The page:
36. 36. New School: Token Manipulation ● PowerSploit / Exfiltration / Invoke- TokenManipulation.ps1 ● Equivalent to Incognito’s functionality, but purely in PowerShell ● Allows you to enumerate tokens, steal/impersonate what you find, create processes, etc.
  37. 37. New School: Mimikatz FTW ● If you don’t know what Mimikatz is, shame on you! ● Even better, the PowerSploit guys integrated everything into PowerShell ● Invoke-Mimikatz.ps1 lets you dump credentials, play with kerberos tickets, and more
  38. 38. Tactic 4 Persistence
  39. 39. Persistence
  40. 40. Keeping the Door Open ● You don’t want to have to regain access for each new engagement o Attackers don’t leave, why should you o Long term assessments require stable access ● Two main approaches: o local machine level persistence o domain level persistence ● Credentials are always a great persistence method
  41. 41. Old School ● Keep a low and slow C2 agent running on the machine o In case of reboot, drop an obfuscated binary to disk ● Try to stay off of main servers o Find privileged users with access to those servers, then target their workstations ● Dump domain hashes o Pay attention to privileged accounts with an infrequent password change policy
  42. 42. ● For low-and-slow agent persistence, a few specialized tools are available: o Cobalt Strike’s Beacon o Immunity’s Innuendo o Silentbreak’s Throwback ● For on-disk local persistence, some (newer?) techniques: o schtasks + PowerShell through a one-liner o permanent WMI + PowerShell through PowerSploit o obfuscated binary + SC New School: Local Persistence
  43. 43. New(est) School: Domain Persistence ● There’s nothing better than...
  44. 44. The Golden Ticket ● If you can knock over a domain controller and grab the krbtgt hash, you can forge your own kerberos tickets o For any user. And put them in any group. For as long as that hash isn't changed. Which isn't often. o Think years. ● Long story short: if you can pwn a domain once, you can pwn it for a LONG time ● Go see Chris’ “Et tu – Kerberos?” at 6pm!
  45. 45. A LOOONNNGGG Time
  46. 46. Tactic 5 Files Files Files
  47. 47. Files on Files
  48. 48. Files on Files ● The end goal isn’t domain admin, the end goal is data ● Even when you don’t own everything, every organization has file shares with improper access controls ● Goal: o Locate and triage every single file we can access over the network (hunt for sensitive data) o Gain sensitive information (potentially for escalation), choose possible files to trojanize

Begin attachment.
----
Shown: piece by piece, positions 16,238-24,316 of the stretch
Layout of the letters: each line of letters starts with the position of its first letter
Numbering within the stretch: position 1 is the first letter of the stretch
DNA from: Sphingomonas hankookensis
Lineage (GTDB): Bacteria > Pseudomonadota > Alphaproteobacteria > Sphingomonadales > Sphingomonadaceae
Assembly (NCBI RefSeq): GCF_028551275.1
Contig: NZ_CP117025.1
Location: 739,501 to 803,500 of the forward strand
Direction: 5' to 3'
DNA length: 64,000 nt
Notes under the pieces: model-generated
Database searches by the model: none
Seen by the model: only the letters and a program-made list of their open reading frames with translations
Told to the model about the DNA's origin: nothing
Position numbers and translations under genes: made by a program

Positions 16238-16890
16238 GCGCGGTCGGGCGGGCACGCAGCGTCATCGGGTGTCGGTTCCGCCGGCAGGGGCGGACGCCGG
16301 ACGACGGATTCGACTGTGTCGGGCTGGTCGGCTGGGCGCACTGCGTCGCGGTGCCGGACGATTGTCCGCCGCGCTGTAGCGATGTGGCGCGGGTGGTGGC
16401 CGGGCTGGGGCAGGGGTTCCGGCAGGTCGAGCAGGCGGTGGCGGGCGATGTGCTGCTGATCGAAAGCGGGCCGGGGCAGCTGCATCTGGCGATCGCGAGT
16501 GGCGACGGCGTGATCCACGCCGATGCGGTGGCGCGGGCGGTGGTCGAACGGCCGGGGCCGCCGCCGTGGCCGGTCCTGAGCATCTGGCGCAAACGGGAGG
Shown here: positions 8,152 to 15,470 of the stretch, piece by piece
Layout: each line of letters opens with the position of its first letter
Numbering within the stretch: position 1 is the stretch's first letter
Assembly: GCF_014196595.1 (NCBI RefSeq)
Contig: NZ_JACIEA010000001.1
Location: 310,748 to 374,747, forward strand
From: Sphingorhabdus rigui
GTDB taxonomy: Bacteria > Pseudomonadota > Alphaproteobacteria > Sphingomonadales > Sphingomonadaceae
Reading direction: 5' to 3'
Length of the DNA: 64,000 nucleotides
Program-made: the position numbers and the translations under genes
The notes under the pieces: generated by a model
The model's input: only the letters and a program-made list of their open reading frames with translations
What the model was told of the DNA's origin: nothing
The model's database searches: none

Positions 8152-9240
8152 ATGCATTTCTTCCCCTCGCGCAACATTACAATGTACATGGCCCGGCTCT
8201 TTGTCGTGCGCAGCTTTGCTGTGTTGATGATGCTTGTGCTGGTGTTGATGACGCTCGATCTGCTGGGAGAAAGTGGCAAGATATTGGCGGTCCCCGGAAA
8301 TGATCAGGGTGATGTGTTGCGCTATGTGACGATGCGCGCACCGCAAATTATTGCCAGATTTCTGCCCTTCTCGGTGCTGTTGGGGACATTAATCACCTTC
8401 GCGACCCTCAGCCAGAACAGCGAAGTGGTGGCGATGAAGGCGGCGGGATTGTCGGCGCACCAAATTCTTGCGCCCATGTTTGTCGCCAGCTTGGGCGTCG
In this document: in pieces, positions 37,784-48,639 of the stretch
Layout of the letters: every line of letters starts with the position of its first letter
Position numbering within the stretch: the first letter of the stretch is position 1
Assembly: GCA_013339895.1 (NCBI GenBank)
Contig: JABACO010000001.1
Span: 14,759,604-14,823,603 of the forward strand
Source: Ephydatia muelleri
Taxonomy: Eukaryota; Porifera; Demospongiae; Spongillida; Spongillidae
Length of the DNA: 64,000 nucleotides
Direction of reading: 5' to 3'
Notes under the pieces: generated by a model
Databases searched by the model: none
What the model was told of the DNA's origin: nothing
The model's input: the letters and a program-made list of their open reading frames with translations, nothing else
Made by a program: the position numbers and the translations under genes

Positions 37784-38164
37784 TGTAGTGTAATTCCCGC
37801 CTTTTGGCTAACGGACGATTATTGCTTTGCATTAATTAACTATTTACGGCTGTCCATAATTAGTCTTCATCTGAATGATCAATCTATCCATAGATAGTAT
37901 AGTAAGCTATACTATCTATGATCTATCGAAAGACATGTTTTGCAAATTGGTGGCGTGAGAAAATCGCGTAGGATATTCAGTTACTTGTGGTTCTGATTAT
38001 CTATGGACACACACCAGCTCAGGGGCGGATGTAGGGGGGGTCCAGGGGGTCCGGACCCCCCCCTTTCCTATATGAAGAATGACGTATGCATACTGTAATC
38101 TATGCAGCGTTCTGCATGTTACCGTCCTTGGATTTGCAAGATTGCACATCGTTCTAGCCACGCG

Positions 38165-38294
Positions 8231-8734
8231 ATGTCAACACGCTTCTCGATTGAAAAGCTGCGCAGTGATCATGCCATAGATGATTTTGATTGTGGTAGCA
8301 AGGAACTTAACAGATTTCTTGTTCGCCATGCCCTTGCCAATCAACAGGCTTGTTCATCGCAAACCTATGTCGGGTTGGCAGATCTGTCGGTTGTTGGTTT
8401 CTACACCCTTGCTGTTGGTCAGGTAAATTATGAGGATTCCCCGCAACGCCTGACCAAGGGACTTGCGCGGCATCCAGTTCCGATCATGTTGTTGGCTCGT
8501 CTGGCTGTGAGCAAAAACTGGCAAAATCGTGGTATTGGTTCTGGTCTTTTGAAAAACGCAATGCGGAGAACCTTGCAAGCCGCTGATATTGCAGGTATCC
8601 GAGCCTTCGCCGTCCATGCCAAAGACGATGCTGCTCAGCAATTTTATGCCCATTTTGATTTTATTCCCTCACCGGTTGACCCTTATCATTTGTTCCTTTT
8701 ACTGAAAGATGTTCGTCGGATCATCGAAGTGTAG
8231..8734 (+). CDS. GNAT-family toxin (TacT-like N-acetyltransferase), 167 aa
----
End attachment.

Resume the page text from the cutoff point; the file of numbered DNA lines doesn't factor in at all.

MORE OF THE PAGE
49. 49. Old School: Finding Shares ● Finding shares manually: o net view /domain:<domain name> o net view <hostname> ● Make new people triage every network share and file found o Great morale booster :) ● Once readable shares are located, triage the possible thousands to millions of files on remote servers o New people like doing this :)
  50. 50. Old School: Finding Files ● Nothing more old school that straight recursive directory listings with dir /s o dir /s <hostname>SHARE > listing.txt o dir /s /Q /O:-D /T:A <hostname>SHARE > listing.txt ● Then grep file listings for sensitive names, as well as office docs/.exe’s that have been recently accessed :)
  51. 51. New School: Finding Shares ● Search for open shares and sensitive files with PowerShell and PowerView ● Invoke-ShareFinder -CheckAccess will: o Find all machines on the network o Enumerate all shares on each machine o Check if the current user has read access to any found shares ● Spits out a “HOSTSHARE - comment” list of all shares on the network you can read
  52. 52. New School: Finding Files ● Once you have shares, PowerShell helps you triage for files, nicely sortable: o PS> get-childitem MACHINEPATH -rec - ErrorAction SilentlyContinue | where {!$_.PSIsContainer} | select-object FullName,@{Name='Owner';Expression={(Ge t-Acl $_.FullName).Owner}}, LastAccessTime, LastWriteTime, Length | export-csv -notypeinformation -path files.csv ● The -include @(‘*term*’) argument lets you find files by wildcard terms
  53. 53. New School: Targeted Trojanation ● Invoke-SearchFiles and Invoke-FileFinder both accept the “-FreshEXEs” flag o this will find .exe’s accessed within the last week ● We can then use Joshua Pitts’ The Backdoor Factory to easily trojanate these binaries ● Then can use PowerView’s Invoke- CopyFile to copy the trojanated file in, matching MAC attributes
  54. 54. Demo
  55. 55. Recap ● Newer tools and techniques can greatly facilitate red team engagements ● Always have a backup plan- if one implementation fails, you always need to have options ● Moral of the story: the underlying tactics rarely change, but the specific implementations often do
  56. 56. Questions? ● Offensive PowerShell blogs: o o o o ● Offensive PowerShell Toolsets: o PowerSploit:  o PowerView:  o PowerUp: 